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The four copper coins were retrieved from soil beneath Katsuren Castle on Okinawa Island, and were originally thought to be a hoax before their true provenance was revealed. The designs on the coins are difficult to decifer as they have been eroded over time, but x-ray analysis revealed several of the relics bore the image of Emperor Constantine I.
originally posted by: audubon
Wow. Bit of an upset for the history books.
originally posted by: TheKnightofDoom
a reply to: cavtrooper7
They didn't seeing most old cultures have their own versions.
Up north we have the Age Old Lancastrian martial art of EckyThump it is just that popular culture likes all the Asian ones....joking aside what do you think Morris dancing is? martial arts!
Back to the op they got everywhere didn't they?.
originally posted by: Foxlimainno
In the past I've read how the ancient Jewish diaspora could have caused people to travel the silk road which would have led into Asia, and how an Israeli organization called Amishav goes around searching for Jewish heritage all over the world that can be traced back to ancient Israel.
So things like this aren't necessarily surprising considering how "interconnected" the world seems to have been in the past, and is still amazingly fascinating to know.
originally posted by: seagull
a reply to: Spider879
I don't suppose you have a link to that? Sounds like a very interesting read.
It comes as no surprise. Romans traded around the known world, just so happens the "known world" was quite a lot larger than some modern scholars think...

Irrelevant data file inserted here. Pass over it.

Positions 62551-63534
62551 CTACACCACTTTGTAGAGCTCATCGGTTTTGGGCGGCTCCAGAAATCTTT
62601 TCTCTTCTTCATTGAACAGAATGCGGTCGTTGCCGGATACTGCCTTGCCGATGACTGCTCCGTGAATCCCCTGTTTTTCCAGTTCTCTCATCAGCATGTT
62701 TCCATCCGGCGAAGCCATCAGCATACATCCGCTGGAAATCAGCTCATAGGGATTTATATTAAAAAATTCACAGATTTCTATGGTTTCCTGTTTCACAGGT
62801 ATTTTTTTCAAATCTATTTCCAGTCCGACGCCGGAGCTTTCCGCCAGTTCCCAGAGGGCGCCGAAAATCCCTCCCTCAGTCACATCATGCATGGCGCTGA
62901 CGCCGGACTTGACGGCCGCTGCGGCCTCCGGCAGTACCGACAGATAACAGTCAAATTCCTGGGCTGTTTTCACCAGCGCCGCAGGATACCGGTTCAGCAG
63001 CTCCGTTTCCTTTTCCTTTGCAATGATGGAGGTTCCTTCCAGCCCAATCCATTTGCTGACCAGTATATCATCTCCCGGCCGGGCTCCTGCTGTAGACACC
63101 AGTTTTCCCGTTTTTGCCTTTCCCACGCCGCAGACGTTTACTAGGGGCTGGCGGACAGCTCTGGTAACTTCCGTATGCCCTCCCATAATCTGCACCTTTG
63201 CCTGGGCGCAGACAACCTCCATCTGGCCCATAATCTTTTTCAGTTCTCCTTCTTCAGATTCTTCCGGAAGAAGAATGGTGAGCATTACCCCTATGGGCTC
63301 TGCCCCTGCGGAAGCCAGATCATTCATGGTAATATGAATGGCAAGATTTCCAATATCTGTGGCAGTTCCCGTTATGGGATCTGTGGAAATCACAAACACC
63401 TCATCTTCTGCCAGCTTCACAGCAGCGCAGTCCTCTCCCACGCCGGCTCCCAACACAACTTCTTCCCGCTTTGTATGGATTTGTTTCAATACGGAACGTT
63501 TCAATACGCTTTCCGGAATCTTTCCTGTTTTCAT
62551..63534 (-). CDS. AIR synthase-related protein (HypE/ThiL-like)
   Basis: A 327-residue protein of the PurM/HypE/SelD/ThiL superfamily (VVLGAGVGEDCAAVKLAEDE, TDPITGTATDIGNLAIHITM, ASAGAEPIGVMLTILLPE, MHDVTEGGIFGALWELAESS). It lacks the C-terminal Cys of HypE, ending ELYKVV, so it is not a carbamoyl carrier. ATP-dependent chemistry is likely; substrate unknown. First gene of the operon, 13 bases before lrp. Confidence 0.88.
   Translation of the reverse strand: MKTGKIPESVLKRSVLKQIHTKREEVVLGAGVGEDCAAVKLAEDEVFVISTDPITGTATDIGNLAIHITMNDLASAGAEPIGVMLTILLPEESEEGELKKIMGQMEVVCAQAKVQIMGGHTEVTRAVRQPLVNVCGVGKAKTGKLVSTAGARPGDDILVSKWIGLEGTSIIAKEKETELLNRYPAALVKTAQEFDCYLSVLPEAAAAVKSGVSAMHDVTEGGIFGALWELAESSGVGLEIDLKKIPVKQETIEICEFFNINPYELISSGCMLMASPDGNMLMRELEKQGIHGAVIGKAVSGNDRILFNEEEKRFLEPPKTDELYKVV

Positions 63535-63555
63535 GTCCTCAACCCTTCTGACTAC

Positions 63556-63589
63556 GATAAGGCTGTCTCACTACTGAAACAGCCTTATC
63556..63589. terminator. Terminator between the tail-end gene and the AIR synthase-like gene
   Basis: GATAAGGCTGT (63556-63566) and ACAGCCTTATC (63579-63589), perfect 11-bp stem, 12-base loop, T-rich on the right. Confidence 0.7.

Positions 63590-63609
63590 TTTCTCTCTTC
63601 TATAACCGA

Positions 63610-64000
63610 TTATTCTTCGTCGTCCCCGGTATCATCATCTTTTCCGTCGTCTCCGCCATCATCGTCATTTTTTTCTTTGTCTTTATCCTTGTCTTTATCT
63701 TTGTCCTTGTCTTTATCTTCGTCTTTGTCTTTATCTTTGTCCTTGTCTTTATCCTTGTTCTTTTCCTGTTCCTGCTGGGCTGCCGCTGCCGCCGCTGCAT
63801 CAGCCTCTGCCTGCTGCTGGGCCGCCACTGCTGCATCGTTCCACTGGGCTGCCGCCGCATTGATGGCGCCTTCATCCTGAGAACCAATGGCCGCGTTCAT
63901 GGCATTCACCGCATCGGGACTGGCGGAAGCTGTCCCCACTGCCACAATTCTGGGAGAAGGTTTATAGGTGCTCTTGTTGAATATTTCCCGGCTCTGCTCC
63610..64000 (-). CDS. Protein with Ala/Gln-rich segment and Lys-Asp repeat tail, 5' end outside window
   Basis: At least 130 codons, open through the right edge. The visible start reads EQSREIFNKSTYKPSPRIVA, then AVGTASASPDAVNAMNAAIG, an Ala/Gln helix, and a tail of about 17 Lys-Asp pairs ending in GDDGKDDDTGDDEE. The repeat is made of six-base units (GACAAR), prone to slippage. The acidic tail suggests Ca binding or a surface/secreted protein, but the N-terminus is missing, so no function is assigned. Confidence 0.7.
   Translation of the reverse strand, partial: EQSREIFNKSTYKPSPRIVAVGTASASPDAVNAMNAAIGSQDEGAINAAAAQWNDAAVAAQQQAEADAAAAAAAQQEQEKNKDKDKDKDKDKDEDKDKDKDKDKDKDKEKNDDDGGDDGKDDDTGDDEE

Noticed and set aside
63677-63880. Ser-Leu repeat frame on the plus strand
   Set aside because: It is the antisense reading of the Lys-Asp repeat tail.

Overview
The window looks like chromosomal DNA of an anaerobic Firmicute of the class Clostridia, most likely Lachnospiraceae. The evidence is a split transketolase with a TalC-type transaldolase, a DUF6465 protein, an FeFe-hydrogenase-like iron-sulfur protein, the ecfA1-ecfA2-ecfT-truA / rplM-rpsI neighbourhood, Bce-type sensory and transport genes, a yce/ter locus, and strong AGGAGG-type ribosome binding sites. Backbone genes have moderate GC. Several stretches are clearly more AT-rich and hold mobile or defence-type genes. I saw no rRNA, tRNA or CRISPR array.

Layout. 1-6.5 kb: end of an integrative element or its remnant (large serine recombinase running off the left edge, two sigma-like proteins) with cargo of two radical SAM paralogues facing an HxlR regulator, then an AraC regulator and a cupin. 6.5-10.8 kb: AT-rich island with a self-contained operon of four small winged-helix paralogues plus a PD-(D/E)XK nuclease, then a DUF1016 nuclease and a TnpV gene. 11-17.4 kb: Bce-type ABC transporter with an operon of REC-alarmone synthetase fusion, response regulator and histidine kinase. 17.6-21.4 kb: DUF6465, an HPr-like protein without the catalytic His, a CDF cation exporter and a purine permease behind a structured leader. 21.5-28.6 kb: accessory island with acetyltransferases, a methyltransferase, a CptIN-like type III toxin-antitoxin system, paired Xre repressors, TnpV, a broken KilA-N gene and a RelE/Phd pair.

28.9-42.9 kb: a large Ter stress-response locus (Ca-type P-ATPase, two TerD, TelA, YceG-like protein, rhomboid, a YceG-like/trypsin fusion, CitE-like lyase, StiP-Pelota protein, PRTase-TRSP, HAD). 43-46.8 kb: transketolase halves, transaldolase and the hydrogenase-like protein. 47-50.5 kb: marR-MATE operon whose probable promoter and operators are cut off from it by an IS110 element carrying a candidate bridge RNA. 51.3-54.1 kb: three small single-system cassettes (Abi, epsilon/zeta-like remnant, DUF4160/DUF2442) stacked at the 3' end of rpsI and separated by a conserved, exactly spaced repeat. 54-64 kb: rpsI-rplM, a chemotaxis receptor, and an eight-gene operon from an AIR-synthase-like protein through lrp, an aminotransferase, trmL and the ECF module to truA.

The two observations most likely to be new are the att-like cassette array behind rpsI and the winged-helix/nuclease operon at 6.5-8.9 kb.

For 166 years, beginning in 960 C.E., China was ruled by the emperors of the Song Dynasty from their capital at Kaifeng, a bustling metropolis straddling the legendary Silk Road that linked their sprawling domain to its trading partners in the West. And, it was sometime during this period that a group of Jews were invited for an audience with the emperor. Jews were not newcomers to China. Some had lived under Chinese rule from sometime after 92 CE, during the Han Dynasty (206 BCE- 220 CE), when they resided in what at the time was called the Western Region (roughly Xinjiang Province today) in special enclaves that were set aside by the Chinese for foreigners. During the reign of Emperor Wen (518-604 CE) of the Sui Dynasty, large number of foreign traders and people of different creeds resided in Changan, then the capital of China. Chinese annals briefly mentioned the customs and rituals of some creeds, but otherwise they could hardly distinguish one from the other. Jewish settlers and a synagogue are mentioned by name in a Tang (618-906) poem and other records confirm Jewish settlers in the 7th century. A rather obscure poem by an unknown poet, who apparently wrote in the late Tang, described life in China, and mentioned that in Changan (Xian today) there were churches, temples, synagogues and mosques for … Muslims and Jews.